3 Dec 2013
KS obtained approval from the Association of Zoos and Aquariums, exchanged transfer agreements with the San Diego Zoo, and took the necessary official steps to import the bonobos. The bonobos arrived at KS on November 27, 2013, and the media were allowed limited access to them on December 3, 2013.
Although chimpanzees and bonobos are physically similar, their social organization and behaviors are different. In short, chimpanzees are aggressive, form male-dominated societies, and use a variety of tools in the wild. Bonobos are relatively peaceful, form female-dominated societies, and use tool less frequently in the wild than do chimpanzees. The investigation of these differences will provide a better understanding of the evolutionary origins of human cognition, behavior, and societies. Chimpanzee behavior and social attributes have been investigated extensively in Japan and in other countries; however, few investigations have focused on bonobos. We do not consider the comparison of chimpanzees and humans sufficient to shed light on the origins of human nature; we believe it is necessary to compare bonobos, chimpanzees, and humans to arrive at a true understanding of the human condition. The first scientific investigations of bonobos in Japan conducted at KS will produce several novel findings.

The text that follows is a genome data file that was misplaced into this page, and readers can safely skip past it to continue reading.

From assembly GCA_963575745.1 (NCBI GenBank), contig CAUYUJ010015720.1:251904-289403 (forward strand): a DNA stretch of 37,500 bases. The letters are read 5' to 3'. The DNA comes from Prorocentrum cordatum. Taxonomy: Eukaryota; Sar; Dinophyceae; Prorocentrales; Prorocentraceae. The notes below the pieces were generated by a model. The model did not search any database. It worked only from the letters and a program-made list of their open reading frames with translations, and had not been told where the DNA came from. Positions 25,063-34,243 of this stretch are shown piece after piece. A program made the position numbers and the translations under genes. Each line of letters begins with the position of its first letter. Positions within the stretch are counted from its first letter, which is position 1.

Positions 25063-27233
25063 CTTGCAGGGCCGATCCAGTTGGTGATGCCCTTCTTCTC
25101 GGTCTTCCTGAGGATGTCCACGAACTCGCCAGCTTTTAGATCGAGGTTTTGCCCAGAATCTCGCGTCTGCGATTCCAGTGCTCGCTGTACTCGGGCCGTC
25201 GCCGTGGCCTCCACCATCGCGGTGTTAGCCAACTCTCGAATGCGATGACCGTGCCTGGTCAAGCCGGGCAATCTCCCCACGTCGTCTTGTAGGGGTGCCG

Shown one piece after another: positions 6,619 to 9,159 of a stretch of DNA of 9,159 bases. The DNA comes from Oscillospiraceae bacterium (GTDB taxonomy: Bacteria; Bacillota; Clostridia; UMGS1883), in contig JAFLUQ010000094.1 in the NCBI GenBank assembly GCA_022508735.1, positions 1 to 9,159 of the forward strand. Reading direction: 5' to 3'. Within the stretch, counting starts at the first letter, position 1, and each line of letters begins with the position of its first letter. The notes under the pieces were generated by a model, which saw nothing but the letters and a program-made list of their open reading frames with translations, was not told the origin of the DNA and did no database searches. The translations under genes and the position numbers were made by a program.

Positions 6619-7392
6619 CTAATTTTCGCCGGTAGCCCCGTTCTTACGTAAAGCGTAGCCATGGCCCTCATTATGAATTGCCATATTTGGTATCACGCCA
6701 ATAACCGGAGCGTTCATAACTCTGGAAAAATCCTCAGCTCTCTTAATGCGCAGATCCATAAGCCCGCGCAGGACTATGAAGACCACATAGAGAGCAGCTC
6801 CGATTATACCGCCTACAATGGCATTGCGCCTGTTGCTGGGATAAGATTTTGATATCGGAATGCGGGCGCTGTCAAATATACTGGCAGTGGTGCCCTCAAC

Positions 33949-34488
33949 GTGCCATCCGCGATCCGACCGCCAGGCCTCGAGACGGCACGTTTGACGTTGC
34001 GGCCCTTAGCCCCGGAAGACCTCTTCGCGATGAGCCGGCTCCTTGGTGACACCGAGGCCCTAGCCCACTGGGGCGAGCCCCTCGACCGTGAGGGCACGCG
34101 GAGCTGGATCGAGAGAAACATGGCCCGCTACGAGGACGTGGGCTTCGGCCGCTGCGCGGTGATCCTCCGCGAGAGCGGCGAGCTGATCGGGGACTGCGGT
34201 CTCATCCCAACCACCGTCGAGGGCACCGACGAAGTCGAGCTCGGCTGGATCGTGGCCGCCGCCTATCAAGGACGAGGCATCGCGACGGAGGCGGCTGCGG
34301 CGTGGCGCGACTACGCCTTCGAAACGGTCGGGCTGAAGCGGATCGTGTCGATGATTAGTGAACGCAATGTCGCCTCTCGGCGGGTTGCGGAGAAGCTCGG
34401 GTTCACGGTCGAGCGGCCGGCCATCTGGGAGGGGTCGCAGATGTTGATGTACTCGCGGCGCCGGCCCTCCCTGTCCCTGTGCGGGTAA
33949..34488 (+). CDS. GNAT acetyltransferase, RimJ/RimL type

KS will conduct non-invasive research using comparative cognitive and behavioral techniques. Our goal is to clarify the cognitive mechanisms and behavioral basis of thought, language, memory, and sociality. We will emphasize three points.